“You are instructed that when a highway is divided into three lanes the center lane thereof is for the exclusive use of vehicles which are overtaking and passing other vehicles, and for vehicles making lefthand turns. It is admitted in this case that the plaintiff, Mr. Adams, was not overtaking or passing any other vehicle and was not preparing to make a lefthand turn. You are therefore instructed that if at the time and place of said accident the plaintiff, Mr. Adams, was driving his automobile in or partially in the center lane he was guilty of negligence as a matter of law, and if such negligence on his part proximately contributed to the accident no matter how slightly, you are instructed that the plaintiff cannot recover and your verdict must be in favor of the defendant, Mr. Warren. * * *
“You are instructed that the defendant, Mr. Warren, was entitled to use the center lane of the highway in question for the purpose of overtaking and passing a vehicle proceeding in the same direction as himself so long as he exercised ordinary care in so doing. This is true, regardless of whether or not in using said center lane his automobile passed to the left of the center of the highway.”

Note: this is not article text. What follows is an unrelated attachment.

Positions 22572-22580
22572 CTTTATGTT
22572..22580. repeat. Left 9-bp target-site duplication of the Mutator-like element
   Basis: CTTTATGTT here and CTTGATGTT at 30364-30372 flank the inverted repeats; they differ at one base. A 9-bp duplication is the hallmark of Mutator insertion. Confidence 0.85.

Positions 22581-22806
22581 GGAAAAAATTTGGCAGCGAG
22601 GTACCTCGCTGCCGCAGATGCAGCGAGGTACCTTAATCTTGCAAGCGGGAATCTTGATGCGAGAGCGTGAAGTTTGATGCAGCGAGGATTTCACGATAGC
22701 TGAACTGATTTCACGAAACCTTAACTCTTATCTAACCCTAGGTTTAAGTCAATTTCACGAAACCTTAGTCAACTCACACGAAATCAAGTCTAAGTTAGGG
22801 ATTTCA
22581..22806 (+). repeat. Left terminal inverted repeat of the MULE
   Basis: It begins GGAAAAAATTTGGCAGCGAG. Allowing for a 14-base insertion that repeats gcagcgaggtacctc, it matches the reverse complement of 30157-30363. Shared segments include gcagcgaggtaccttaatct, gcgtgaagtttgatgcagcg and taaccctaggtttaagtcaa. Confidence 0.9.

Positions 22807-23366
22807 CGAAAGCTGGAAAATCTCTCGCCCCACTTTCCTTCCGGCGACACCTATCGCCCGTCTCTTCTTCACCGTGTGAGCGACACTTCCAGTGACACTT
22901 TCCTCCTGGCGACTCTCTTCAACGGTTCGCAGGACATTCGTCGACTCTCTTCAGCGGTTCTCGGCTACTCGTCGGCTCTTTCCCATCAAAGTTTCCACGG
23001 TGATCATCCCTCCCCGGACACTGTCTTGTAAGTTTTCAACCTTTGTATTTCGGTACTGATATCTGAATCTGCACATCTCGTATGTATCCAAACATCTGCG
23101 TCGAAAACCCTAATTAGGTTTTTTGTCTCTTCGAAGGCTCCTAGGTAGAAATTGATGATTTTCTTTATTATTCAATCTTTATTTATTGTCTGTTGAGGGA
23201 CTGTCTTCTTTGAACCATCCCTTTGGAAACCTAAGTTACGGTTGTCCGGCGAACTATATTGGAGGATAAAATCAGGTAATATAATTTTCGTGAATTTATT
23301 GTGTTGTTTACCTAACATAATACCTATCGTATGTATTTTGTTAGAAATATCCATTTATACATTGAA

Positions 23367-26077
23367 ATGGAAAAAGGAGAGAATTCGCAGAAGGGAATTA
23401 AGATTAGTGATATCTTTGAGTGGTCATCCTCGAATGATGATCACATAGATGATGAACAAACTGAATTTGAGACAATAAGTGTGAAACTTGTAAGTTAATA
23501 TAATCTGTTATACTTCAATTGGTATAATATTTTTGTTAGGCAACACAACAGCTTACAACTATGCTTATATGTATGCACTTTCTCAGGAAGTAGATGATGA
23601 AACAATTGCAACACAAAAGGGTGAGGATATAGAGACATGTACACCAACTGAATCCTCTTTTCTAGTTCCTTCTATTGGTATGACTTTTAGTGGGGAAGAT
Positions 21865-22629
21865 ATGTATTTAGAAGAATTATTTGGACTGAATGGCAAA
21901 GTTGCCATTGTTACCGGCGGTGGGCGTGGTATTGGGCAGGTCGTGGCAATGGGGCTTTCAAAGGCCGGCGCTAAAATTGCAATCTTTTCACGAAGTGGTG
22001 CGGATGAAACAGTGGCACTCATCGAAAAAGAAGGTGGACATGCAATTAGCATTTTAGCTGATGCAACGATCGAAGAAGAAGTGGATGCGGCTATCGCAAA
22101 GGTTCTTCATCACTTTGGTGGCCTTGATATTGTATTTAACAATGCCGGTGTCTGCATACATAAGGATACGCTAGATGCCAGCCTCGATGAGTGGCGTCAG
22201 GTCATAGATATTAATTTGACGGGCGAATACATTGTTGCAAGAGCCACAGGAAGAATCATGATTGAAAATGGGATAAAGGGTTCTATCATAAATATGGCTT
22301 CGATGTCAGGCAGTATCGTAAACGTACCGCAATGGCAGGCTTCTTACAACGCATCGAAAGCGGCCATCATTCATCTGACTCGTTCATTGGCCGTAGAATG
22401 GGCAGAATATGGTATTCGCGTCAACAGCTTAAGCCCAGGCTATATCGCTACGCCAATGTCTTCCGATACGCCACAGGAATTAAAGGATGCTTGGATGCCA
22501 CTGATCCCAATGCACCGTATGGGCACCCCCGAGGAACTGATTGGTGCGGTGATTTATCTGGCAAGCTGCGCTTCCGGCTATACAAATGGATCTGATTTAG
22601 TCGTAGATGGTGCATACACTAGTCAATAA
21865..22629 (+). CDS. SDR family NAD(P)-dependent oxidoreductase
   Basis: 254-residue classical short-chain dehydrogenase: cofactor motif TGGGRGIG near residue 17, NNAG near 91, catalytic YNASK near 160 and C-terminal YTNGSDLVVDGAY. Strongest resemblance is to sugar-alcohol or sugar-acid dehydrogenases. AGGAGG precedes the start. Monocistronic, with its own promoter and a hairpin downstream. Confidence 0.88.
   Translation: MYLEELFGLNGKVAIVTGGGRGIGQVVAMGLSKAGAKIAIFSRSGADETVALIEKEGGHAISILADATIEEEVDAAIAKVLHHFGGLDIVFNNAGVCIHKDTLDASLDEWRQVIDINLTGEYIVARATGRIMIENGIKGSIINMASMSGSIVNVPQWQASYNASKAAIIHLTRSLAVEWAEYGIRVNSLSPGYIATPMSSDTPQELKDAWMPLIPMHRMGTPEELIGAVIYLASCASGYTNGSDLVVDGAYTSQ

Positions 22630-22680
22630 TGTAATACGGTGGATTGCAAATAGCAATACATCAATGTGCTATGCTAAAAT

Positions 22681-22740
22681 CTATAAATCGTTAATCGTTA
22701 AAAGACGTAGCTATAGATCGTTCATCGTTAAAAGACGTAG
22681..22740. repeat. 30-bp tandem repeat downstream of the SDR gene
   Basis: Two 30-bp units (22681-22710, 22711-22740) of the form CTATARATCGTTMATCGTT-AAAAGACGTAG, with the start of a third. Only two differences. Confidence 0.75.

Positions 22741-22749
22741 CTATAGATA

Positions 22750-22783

It is settled that before a party can complain of the refusal of the trial court to give a requested instruction, he must establish that there was sufficient evidence to justify such an instruction and that the instruction properly stated the law. Hamlin v. Pacific Electric R. Co., 150 Cal. 776, 783, 89 P. 1109. It will be noted in paragraph (c) of section 123 of the California Vehicle Act that when a center lane is “allocated exclusively to traffic moving in the direction the vehicle is proceeding and is signposted to give notice of such allocation,” it is perfectly proper to use the center lane of traffic. There is no evidence in the record showing that the highway was not signposted authorizing the use of the middle lane, and in the absence of such proof it would have been error for the trial court to instruct the jury that, if it found from the evidence that respondent was driving his automobile in the center lane of traffic, he was guilty of negligence as a matter of law. Before the requested instructions could be given, the burden of proof rested upon appellant to establish that the highway was divided into three lanes of travel, that the respondent was using the center lane of traffic or a portion thereof and was not overtaking or passing another vehicle, was not in preparation for a left-hand turn and that the highway at that point was not signposted allocating the center lane to traffic moving in the direction in which respondent was traveling. Corcoran v. Pacific Auto Stages, Inc., 116 Cal.App. 35, 2 P.(2d) 225; Vicino v. Amador, 71 Cal.App. 604, 236 P. 369; Pisani v. Martini, 132 Cal.App. 269, 22 P.(2d) 804.